CONWAY, Ark. (August 22, 2014) – Four alumni will receive
Odyssey Medals during the Founders’ Day Convocation at 11:10 a.m. on Thursday,
Oct. 23, in Staples Auditorium on the Hendrix campus.
Odyssey Medal is awarded by the Hendrix College Board of Trustees to alumni
whose personal and professional achievements exemplify the values of engaged
liberal arts and sciences education.
Odyssey Medals will be presented to:
Ford ’89 – Artistic Creativity
- Amanda Moore McBride ’93 – Service to the World
McKee ’73 – Research
“Buddy” Villines ’69 – Professional and Leadership
Ford, McKee and Villines are the 2014-2015 Odyssey Medal recipients. McBride, who was awarded the medal in 2013-2014, was unable to attend last year's ceremony.
Odyssey Medalist Bios:
Ford ’89, Artistic Creativity
Brad Ford is a high-end
interior designer based in New York City. Originally from Russellville, Ark.,
he moved to Manhattan 22 years ago and established his own firm, Brad Ford ID,
in1998 with an emphasis on residential spaces. Ford holds a degree in Interior Design from
the Fashion Institute of Technology as well as his degree in Business and
Economics from Hendrix College. He honed his skills under such leading New York
designers as Thad Hayes and the late Jed Johnson.
Moore McBride ’93, Service to the World
Amanda Moore McBride, Ph.D., associate professor of social work,
is an international leader, teacher and scholar in civic and community
engagement. Her work includes building international and national service
initiatives, applying youth service as a component of youth development, and
understanding and communicating the service mission of the academy.
director of the Richard A. Gephardt Institute for Public Service, a position
she has held since its 2006 inception, McBride promotes lifelong civic
engagement of undergraduate and graduate students, and engages the university
community through a variety of initiatives.
services as associate dean at the Brown School, is the research director for
the Center for Social Development, and serves as a faculty fellow for WUSTL’s
Institute for School Partnership. McBride’s research involves the study of
higher education’s role in international service efforts.
earning a bachelor’s degree in psychology from Hendrix College in 1993, she
worked briefly for the United Way of Greater St. Louis, then pursued graduate
studies at Washington University, earning master’s and doctoral degrees in 1995
and 2003, respectively. She has been honored for her teaching and mentoring and
recently received an Outstanding Young Alumna Award from Hendrix College.
McKee ’73, Research
Elsie Anne McKee is professor of church history at
Princeton Theological Seminary in Princeton, N.J., and an expert in the history
and theology of the Reformation. She also has a strong interest in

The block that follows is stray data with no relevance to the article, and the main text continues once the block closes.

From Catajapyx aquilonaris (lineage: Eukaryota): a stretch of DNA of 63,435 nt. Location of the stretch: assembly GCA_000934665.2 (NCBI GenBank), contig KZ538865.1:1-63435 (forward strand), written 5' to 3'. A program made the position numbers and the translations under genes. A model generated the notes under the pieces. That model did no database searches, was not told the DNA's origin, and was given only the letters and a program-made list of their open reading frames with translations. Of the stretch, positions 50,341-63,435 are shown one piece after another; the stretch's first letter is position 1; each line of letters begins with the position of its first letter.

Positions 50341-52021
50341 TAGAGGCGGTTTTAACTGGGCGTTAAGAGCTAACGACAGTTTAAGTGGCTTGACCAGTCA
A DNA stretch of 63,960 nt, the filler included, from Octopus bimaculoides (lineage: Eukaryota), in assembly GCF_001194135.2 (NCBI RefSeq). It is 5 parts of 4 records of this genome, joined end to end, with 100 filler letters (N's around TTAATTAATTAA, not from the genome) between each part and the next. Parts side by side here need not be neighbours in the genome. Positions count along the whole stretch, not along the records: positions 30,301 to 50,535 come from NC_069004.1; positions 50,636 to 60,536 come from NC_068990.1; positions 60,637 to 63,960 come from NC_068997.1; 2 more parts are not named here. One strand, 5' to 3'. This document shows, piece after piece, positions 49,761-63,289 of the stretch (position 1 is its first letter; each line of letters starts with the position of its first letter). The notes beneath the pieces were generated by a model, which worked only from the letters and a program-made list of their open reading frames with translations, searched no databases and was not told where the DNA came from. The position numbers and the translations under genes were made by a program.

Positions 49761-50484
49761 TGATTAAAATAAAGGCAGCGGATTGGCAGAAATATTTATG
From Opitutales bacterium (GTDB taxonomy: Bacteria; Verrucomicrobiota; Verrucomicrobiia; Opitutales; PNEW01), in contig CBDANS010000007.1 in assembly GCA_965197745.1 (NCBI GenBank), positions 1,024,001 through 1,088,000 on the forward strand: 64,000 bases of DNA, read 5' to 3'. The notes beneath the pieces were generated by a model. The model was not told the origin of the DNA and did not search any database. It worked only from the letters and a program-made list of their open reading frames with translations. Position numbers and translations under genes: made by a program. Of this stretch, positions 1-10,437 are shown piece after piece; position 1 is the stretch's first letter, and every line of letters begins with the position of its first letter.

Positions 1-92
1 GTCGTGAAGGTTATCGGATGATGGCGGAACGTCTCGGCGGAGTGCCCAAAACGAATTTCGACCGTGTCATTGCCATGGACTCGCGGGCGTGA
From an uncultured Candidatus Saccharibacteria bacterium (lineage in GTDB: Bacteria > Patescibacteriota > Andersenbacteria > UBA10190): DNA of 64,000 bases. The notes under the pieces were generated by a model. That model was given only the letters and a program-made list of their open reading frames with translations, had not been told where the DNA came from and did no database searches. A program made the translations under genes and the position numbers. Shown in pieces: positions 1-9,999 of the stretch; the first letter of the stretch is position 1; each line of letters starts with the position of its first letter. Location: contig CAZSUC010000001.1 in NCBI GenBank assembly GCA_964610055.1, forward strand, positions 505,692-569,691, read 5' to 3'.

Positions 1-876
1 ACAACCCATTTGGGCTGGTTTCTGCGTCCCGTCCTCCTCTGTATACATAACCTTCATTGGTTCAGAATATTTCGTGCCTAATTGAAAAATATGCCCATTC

cross-cultural issues developed by experience in central Africa. In addition to
her bachelor’s degree from Hendrix, McKee earned a diploma in Theology from the
University of Cambridge in England in 1974 and a Ph.D. from Princeton
Theological Seminary in 1982, graduating summa
cum laude. She has also studied at Columbia University and at the
University of Geneva in Switzerland.
McKee is the author of nine books, currently at work on her
10th, and editor or translator of three others. Her focus has been
on Calvin’s doctrine of the church and on the life and impact of 16th
century reformer Katharina Schütz Zell. “Research
leads to teaching,” she said, “the realm for inviting others to the game of
historical ‘come dig with me; finding out is such fun.’ The more players the
merrier; learning is for sharing.”
She shares what she learns through research in scholarly
articles, presentations and as a guest professor or lecturer in institutions
around the world, including the Democratic Republic of Congo, Cameroon and
“Buddy” Villines ’69, Professional and Leadership Development
Buddy Villines has served county judge in Pulaski County,
Ark., since 1991, a position he was elected to after serving six years on the
Little Rock Board of Directors, including two years as Mayor of Little Rock.
His public service has been marked by leadership in issues involving economic
growth, education and the environment.
As County Judge, the chief executive officer of county
government, he has overseen the construction of nearly $150 million in projects
including the Two Rivers Park Bridge; the Big Dam Bridge, the world’s longest
pedestrian/bicycle bridge specifically designed for that purpose; and the
Junction Bridge, a historic railroad bridges converted for pedestrian use.
Villines earned degrees from Hendrix and the University of
Arkansas at Little Rock School of Law. He is a Vietnam veteran and recipient of
the Bronze Star. He has received awards recognizing his work as a humanitarian,
his support of green building techniques, and his role as an advocate and
leader in creating public spaces where people want to live, work and play. He
has served as president of County Executives of America, the National
Association of Regional Councils, and the National Association of Metropolitan
for the 2015 Odyssey Medals are due Dec. 31, 2014 and may be emailed to firstname.lastname@example.org.
more information and a nomination form, visit www.hendrix.edu/odysseymedal.
in 1876, Hendrix College is a national leader in engaged liberal arts and
sciences education. For the sixth consecutive year, Hendrix was named one of
the country’s “Up and Coming” liberal arts colleges by U.S. News and World
Report. Hendrix is featured in the latest edition of Colleges That
Change Lives: 40 Schools That Will Change the Way You Think about Colleges,
as well as the 2014 Princeton Review’s The Best 378 Colleges, Forbes
magazine's list of America's Top Colleges, and the 2014 Fiske Guide to
Colleges. Hendrix has been affiliated with the United Methodist Church since
1884. For more information, visit www.hendrix.edu.